No Tickets = No Barriers.
After I moved back to St. Louis from Houston 25 years ago, I knew I didn’t want to rejoin the synagogue I’d attended growing up. In the midst of visiting different temples, I learned that I could attend High Holiday services at Central Reform Congregation (CRC) without worrying about tickets. I was glad there was a place open to someone like me who was searching for a new spiritual home…and after I attended CRC’s High Holiday services, which were so meaningful and spiritually fulfilling, I knew I’d found one. Many others have found a home at Central Reform the same way.
Earlier this year Newsweek magazine listed CRC as one of the 25 most vibrant congregations in America. Indeed, in 25 years we have grown from 30 to 750 households, and key to our growth and vibrancy is our openness. We have always welcomed people who sometimes feel marginalized, such as the LGBT community and interfaith families. And, to make sure there are no barriers to anyone needing a place to pray—including the embarrassment barrier of having to ask for a free ticket because of personal circumstance—our High Holiday services are open to all without tickets.
In order to accommodate up to 2,000 High Holy Day worshipers per service, we have had to rent large venues. To help offset this expense, we ask members and guests for donations, but don’t come close to breaking even. Yet, even in these challenging economic times, we believe, on principle, that services should be open to all. Moreover, it turns out that the mitzvah of providing worship opportunities for anyone who wants to come home to Judaism has its rewards, bringing in people like me who get introduced to CRC on Rosh Hashanah and Yom Kippur, like what they see, join us, and may even become temple president.
Steve Friedman is immediate past president of Central Reform Congregation in St. Louis, Missouri.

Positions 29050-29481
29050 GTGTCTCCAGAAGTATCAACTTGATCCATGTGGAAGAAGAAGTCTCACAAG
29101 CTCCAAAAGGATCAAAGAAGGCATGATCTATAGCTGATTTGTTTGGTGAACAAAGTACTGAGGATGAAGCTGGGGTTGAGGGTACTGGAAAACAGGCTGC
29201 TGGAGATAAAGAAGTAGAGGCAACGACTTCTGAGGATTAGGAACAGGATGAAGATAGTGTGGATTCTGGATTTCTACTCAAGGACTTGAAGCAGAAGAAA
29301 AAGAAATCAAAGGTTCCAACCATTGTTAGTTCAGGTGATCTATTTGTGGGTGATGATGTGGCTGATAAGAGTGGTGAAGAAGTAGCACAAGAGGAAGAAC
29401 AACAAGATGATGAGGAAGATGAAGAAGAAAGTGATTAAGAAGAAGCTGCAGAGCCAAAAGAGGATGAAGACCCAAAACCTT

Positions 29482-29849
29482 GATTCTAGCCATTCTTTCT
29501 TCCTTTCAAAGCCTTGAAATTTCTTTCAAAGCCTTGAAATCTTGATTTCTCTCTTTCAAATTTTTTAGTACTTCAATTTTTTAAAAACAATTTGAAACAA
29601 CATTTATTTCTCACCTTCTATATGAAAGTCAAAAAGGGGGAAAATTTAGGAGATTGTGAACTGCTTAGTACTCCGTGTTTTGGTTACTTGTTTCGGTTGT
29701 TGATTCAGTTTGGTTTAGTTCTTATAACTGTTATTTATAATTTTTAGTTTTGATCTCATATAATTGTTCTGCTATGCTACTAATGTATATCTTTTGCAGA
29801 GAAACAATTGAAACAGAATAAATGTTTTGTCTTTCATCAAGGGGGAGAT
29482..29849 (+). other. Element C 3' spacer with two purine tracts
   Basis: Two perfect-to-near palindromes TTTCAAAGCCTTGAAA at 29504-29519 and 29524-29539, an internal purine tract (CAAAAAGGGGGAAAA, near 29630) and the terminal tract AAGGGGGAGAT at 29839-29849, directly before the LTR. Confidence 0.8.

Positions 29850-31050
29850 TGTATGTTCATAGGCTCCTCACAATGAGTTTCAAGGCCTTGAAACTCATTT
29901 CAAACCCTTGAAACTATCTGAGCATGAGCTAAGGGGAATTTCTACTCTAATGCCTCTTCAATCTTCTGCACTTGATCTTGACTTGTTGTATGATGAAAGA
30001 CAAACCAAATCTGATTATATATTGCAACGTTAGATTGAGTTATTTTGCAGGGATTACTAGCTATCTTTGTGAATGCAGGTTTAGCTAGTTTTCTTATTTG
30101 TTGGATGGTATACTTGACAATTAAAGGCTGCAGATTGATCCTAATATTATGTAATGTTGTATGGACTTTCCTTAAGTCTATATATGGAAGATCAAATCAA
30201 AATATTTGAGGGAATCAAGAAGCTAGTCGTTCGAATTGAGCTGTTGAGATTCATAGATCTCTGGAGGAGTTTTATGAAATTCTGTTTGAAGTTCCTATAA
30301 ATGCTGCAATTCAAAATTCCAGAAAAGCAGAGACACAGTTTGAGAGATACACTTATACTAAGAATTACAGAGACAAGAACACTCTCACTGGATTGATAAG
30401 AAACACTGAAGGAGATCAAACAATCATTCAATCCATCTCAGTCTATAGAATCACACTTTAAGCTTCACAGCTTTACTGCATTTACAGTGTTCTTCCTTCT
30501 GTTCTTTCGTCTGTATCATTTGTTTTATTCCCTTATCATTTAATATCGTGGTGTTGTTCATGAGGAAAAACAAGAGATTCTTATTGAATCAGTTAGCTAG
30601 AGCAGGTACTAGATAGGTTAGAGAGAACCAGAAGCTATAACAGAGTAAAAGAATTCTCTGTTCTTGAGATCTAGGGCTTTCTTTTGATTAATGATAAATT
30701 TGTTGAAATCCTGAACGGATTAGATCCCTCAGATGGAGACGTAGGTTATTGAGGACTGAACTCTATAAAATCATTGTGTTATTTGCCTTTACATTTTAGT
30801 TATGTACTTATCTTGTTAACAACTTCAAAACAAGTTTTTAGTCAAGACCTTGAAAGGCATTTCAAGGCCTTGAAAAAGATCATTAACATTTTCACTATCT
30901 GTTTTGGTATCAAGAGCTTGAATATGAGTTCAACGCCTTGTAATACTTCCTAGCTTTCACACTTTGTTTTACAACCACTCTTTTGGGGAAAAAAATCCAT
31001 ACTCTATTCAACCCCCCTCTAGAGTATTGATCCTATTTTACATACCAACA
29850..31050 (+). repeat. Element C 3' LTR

The conundrum: At Temple Chai in Long Grove, Illinois, 1,000+ members can purchase High Holy Day tickets for their adult children and parents, but not for siblings, cousins, or childhood friends who want to pay to pray. While denying them this brief community participation may drive them further away from their spiritual roots, we must ask: Wouldn’t providing tickets for purchase encourage them to remain two-days-a-year Jews?
Living in a Jewish neighborhood, my first-generation American parents felt no need to join a synagogue. It was not until much later, when my husband, children, and I moved to a newly developing Chicago suburb and experienced anti-Semitism, that we sought out a Jewish community for my sons. Once they finished religious school, our family remained temple members; I couldn’t miss being with our community on the High Holidays.
Years later, in my retirement, I viewed a Dead Sea Scrolls exhibit and came away with questions that sent me to Torah study the very next Shabbat: What words on these ancient pieces of parchment could be so powerful that they are still recited in Long Grove, Illinois, and what relevance could they possibly have to my life? The more I studied, the more joy I found in my life. I gained purpose, the knowledge of why I am here. I fell in love with Jewish rituals, which offer us opportunities to reflect, renew, forgive, and celebrate the blessings that surround us. And the more I volunteered, the more I felt supported by community, in times of adversity and celebration.
Without dedicated members, Temple Chai would not exist. Even our reasonable dues are insufficient to maintain operating expenses. A High Holiday ticket program would be a disincentive to membership, threatening the very existence of our communal Jewish home. It would deprive me—who needed years before I was ready to begin my true Jewish journey—and many others of a full synagogue experience in all seasons.
Maxine Sukenik is president of Temple Chai in Long Grove, Illinois.
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